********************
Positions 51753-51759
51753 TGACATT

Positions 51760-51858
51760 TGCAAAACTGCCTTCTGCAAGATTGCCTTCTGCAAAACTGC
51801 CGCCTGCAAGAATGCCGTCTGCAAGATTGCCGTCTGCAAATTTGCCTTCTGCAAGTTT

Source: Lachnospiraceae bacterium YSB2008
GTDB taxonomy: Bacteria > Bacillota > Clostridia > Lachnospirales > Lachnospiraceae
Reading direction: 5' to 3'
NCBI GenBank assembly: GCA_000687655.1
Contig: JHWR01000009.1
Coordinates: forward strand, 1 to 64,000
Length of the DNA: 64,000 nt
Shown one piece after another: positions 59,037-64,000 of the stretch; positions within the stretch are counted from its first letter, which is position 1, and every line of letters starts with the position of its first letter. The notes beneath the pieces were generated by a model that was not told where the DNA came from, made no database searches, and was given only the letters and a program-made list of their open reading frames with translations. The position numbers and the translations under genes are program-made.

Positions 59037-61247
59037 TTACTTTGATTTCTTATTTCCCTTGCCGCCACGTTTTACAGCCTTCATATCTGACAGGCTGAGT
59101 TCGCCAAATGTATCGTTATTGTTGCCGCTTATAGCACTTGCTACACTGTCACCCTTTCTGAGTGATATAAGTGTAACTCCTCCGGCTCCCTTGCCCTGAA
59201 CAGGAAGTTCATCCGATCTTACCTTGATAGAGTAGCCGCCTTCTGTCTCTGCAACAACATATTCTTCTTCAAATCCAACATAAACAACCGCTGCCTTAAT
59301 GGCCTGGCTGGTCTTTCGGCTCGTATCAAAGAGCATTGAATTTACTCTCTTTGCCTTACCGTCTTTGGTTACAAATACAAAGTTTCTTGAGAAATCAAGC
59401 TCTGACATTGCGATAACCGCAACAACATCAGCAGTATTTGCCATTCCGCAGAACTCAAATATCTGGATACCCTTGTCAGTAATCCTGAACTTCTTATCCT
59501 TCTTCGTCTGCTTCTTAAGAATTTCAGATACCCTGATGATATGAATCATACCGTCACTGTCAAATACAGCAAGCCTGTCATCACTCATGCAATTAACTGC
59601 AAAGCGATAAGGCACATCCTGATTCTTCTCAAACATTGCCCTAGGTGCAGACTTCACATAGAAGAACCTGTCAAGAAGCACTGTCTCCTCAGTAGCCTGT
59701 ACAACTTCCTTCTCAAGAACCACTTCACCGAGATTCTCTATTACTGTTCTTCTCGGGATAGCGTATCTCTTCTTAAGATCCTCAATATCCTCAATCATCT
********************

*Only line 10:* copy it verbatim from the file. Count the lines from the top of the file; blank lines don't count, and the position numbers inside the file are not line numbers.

Contig: JHWR01000009.1